A bankrupt firm is one that is unable on a nontemporary basis to meet its current debt obligations. In many countries, the bankrupt firm enters a formal procedure that bankruptcy law controls. Corporate bankruptcy law differs across countries, as do the problems attached to it.
In most countries, bankruptcy law permits a firm or their creditors to either liquidate or reorganize the firm. Some bankruptcy codes, for instance, in the United States and in Sweden, provide a separate procedure in bankruptcy for liquidation and reorganization. In other jurisdictions, for example, Germany, there is a single procedure. This entry focuses on those three countries because the laws are quite different and we have empirical evidence about the bankruptcy process.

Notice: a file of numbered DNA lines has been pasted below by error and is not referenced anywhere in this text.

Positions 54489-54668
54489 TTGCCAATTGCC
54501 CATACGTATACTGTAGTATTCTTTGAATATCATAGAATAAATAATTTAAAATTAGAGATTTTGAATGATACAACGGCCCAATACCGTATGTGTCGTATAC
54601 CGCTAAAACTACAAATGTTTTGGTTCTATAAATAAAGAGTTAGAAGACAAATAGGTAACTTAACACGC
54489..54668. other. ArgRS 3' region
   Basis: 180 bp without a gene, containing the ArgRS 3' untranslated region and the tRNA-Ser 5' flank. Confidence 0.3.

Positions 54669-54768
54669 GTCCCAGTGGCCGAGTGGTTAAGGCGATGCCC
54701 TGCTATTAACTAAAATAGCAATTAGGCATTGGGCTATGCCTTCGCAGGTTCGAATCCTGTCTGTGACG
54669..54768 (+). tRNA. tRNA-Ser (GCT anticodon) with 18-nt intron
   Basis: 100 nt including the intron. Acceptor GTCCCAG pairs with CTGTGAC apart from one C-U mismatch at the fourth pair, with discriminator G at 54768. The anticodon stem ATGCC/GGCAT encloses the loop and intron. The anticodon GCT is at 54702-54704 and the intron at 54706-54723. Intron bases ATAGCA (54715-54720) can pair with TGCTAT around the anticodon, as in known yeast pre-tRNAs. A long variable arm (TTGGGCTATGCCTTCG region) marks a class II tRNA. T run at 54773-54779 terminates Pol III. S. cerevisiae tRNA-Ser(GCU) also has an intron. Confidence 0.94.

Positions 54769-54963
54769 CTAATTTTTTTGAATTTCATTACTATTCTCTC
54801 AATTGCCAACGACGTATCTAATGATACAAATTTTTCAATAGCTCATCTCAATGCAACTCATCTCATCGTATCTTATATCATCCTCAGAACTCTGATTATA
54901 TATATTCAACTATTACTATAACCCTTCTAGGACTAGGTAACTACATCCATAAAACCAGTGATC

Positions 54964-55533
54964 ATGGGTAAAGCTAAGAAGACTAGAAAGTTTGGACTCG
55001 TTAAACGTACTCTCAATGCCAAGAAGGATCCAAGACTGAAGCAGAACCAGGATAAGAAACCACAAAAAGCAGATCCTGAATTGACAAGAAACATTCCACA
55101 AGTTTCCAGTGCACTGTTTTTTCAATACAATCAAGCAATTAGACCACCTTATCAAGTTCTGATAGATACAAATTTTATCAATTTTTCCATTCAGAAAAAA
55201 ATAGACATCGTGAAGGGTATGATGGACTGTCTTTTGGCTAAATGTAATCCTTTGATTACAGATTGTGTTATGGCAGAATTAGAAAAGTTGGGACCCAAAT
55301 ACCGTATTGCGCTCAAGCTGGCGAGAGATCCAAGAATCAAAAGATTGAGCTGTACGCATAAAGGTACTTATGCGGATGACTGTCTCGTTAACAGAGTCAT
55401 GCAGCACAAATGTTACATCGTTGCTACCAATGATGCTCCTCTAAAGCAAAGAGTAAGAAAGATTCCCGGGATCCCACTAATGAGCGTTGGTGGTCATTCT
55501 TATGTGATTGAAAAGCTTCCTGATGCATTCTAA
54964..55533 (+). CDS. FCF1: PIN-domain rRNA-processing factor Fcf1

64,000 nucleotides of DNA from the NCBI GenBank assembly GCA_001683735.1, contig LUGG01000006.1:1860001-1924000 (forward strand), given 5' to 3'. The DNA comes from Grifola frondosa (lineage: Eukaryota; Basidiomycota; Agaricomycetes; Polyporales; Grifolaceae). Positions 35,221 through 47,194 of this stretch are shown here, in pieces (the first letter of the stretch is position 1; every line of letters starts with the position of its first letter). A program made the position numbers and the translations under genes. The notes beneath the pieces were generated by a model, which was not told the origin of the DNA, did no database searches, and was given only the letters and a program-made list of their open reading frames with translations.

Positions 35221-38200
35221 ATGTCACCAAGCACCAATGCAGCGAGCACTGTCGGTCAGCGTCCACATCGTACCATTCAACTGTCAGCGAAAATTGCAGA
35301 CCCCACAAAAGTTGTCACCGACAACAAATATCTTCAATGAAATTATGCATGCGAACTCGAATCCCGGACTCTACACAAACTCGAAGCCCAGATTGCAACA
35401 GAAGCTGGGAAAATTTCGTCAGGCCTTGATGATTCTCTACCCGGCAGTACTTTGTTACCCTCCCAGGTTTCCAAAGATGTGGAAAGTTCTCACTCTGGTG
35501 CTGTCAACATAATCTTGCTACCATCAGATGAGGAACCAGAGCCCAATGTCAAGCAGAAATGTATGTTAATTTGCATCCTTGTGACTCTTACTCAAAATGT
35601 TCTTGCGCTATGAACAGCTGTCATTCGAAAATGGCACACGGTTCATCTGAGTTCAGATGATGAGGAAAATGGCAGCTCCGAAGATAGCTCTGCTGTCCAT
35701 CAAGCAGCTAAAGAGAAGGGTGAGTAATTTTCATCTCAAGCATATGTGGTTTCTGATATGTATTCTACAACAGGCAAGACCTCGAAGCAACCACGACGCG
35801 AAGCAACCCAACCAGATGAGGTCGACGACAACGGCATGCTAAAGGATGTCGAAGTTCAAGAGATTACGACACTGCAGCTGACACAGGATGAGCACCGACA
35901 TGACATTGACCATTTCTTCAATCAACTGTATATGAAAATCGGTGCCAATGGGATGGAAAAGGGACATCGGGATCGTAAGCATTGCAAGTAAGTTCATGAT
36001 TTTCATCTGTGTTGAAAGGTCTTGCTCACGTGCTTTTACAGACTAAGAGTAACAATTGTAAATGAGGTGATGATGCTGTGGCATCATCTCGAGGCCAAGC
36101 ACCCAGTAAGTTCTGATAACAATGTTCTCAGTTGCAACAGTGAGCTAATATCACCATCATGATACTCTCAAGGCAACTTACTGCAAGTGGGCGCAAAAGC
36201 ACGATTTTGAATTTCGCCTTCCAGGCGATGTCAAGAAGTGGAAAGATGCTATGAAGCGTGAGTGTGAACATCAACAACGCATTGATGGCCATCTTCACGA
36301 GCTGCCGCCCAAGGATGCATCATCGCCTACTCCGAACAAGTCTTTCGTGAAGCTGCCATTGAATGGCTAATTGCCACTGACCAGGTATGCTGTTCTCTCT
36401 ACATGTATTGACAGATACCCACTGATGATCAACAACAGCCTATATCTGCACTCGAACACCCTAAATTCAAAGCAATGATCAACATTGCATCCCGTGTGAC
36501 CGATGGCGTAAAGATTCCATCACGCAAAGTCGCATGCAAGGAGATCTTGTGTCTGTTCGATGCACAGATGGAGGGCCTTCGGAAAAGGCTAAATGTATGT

U.S. Bankruptcy Law
According to the U.S. bankruptcy code, ...